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The growing problem of financial infidelity

| Nov 24, 2020 | Divorce |

Infidelity in a marriage may not always involve the physical or romantic relationship of one spouse with a third party. Today, another form of infidelity appears to undermine many marriages: financial infidelity.

Spouses often make secret purchases when trying to surprise each other for birthday, anniversary or holiday gifts. However, when those secret purchases aim to cheat the other person out of some joint assets, the story changes.

Warning signs of potential hidden assets

According to The Simple Dollar, spouses should take note when they see or experience their partners acting differently when the topic of money comes up. These shifts in behavior may signal a larger problem looming.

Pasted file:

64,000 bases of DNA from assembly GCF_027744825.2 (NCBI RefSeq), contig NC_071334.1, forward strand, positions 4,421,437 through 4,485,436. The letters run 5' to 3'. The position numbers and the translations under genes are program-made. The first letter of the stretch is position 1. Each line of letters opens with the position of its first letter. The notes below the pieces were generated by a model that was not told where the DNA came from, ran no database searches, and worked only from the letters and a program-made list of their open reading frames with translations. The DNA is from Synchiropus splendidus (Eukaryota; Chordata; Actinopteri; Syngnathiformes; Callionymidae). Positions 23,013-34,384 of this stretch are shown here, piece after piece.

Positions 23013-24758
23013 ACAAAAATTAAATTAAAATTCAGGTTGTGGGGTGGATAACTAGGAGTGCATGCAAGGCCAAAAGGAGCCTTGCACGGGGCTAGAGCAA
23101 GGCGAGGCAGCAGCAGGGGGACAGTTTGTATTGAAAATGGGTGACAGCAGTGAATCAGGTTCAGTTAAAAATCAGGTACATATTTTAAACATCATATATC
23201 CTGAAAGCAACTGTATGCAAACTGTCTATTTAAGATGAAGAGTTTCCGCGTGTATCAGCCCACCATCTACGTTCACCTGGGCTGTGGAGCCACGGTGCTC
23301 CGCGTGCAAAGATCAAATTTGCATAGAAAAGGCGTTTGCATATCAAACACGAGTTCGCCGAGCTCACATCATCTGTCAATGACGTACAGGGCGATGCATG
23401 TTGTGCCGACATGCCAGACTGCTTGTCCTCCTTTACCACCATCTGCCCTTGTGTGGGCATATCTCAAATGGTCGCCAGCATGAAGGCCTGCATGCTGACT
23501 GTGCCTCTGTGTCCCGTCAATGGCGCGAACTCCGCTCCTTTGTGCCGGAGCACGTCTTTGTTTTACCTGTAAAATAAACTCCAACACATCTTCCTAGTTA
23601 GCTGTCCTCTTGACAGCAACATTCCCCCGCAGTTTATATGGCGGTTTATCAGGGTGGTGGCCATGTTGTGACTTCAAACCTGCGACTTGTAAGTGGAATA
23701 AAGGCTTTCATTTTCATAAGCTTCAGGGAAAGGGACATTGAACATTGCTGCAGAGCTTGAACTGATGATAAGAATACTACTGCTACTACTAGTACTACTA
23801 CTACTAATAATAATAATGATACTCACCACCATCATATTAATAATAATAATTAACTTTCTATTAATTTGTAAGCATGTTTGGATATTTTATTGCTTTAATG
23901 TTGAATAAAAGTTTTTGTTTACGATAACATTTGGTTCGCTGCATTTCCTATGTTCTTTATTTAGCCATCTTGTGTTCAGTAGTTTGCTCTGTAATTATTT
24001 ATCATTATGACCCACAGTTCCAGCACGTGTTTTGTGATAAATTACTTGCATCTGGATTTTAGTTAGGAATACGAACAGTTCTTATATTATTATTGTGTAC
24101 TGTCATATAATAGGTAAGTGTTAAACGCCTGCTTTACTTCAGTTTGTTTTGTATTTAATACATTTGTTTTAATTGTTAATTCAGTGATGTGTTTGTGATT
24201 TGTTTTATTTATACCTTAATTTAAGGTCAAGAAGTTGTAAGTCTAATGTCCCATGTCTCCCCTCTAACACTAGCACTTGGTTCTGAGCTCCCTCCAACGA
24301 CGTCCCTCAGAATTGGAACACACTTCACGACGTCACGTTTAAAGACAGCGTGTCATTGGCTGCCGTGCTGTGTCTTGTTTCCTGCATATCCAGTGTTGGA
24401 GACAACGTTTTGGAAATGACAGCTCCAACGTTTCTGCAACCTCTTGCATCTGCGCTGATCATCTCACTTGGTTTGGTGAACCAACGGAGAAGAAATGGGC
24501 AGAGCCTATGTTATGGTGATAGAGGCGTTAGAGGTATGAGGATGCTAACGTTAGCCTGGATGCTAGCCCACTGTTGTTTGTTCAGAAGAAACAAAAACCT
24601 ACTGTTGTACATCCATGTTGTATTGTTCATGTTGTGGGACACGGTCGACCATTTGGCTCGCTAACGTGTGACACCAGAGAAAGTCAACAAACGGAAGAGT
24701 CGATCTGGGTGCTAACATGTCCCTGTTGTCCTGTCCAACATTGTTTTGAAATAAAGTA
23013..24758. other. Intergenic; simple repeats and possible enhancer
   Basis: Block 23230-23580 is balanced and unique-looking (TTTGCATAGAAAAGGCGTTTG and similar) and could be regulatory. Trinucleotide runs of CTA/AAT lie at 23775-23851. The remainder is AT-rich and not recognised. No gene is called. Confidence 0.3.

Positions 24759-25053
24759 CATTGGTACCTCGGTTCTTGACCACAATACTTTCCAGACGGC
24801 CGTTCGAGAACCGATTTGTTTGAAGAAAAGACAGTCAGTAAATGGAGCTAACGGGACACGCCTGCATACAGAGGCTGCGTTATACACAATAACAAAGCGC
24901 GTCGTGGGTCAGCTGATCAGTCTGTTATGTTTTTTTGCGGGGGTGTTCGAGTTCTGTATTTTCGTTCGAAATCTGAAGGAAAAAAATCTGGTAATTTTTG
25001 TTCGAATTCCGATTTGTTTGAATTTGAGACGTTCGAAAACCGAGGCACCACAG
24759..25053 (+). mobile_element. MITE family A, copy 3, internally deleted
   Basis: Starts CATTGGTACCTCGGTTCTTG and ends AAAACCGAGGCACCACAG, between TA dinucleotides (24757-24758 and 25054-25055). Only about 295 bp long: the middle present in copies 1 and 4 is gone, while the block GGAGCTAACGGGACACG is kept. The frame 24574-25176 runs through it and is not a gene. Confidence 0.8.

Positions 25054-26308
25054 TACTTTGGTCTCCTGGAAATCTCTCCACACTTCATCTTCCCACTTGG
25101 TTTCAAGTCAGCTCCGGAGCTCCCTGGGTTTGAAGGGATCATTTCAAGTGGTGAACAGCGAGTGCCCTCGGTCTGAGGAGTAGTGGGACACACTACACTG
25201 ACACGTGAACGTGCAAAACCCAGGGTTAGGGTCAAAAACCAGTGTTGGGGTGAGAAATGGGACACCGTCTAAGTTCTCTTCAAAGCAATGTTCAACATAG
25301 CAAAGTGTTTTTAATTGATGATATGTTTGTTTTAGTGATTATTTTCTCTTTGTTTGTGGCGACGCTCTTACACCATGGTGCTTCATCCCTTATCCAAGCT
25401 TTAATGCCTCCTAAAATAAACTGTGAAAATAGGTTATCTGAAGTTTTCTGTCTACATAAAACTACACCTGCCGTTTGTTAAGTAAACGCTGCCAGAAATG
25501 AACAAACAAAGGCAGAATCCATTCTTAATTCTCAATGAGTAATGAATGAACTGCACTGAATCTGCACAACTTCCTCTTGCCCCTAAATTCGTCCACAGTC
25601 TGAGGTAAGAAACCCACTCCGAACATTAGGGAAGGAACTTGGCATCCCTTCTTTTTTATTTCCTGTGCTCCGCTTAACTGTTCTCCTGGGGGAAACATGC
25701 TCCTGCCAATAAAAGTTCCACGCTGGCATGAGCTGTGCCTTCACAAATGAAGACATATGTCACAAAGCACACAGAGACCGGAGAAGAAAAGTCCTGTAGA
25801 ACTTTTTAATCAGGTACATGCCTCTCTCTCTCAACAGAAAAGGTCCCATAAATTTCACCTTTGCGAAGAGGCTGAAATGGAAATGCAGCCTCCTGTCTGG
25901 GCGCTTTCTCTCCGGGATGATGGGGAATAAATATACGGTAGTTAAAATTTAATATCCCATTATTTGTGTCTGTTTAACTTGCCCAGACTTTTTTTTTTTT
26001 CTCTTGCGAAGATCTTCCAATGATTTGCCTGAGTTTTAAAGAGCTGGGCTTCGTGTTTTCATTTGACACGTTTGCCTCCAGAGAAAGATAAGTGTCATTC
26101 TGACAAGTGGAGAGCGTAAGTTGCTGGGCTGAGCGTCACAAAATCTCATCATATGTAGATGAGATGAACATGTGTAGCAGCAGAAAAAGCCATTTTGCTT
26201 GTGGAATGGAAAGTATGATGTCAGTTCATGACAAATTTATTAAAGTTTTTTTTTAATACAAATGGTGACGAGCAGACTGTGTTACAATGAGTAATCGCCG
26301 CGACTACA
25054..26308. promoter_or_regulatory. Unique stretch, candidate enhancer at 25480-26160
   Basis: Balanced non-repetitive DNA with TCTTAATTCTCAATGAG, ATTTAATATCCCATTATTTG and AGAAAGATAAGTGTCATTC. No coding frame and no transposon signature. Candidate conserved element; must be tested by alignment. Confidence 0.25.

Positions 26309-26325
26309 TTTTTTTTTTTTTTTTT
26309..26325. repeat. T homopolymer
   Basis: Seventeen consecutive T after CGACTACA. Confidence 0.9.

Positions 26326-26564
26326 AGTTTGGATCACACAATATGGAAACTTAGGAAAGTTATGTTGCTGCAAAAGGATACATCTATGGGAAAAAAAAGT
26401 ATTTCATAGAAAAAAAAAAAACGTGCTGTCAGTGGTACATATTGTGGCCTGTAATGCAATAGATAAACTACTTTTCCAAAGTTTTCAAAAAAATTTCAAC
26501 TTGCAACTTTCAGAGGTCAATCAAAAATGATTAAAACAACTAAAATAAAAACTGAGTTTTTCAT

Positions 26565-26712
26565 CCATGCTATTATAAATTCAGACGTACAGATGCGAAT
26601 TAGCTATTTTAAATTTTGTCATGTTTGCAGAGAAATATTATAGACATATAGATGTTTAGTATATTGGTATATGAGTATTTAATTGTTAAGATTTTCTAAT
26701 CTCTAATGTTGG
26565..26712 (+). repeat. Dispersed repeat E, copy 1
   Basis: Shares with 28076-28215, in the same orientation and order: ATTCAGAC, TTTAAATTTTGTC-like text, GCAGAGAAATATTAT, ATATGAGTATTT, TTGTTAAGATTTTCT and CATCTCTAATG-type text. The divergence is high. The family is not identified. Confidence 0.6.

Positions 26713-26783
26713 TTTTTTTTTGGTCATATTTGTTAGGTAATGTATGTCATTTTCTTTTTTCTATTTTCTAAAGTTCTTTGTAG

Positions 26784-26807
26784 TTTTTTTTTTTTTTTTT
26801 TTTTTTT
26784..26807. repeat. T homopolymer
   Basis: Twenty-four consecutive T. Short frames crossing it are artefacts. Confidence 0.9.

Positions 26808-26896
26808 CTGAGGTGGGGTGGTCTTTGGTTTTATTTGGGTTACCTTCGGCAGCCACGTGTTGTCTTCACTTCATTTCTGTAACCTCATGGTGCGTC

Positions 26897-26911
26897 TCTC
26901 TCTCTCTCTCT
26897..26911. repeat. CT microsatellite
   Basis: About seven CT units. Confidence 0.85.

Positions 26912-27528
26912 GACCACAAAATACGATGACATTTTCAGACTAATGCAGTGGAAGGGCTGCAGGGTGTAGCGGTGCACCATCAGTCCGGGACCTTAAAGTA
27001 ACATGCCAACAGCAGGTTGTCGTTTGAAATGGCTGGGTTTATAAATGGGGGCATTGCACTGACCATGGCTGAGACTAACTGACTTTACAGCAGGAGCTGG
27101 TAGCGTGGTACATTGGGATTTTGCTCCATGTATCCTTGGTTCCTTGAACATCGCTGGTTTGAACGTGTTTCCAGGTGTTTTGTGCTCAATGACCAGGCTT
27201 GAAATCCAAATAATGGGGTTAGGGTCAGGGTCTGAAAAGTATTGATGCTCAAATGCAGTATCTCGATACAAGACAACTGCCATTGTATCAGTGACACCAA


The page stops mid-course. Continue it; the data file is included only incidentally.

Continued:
One spouse might suddenly express concerns about debt or the ability to pay bills that does not make sense to the other person. One spouse might come home with a slew of new items or receive more packages from online purchases than normal.

Financial infidelity and secret debt

Spending sprees or hidden assets provide one form of financial infidelity. NPR explains that hidden debt also holds great power to damage a marriage. One person might open a new credit card or personal loan without informing his or her spouse. The spouse may still end up financially responsible for that debt. In addition, the unknowing spouse may logically question the honesty of the partner and wonder what else he or she may lie about.

Millennials and financial infidelity

Some studies show financial infidelity may plague millennials more than people in other age groups. Overall, more than four in 10 people may engage in some form of financial infidelity in the U.S. alone.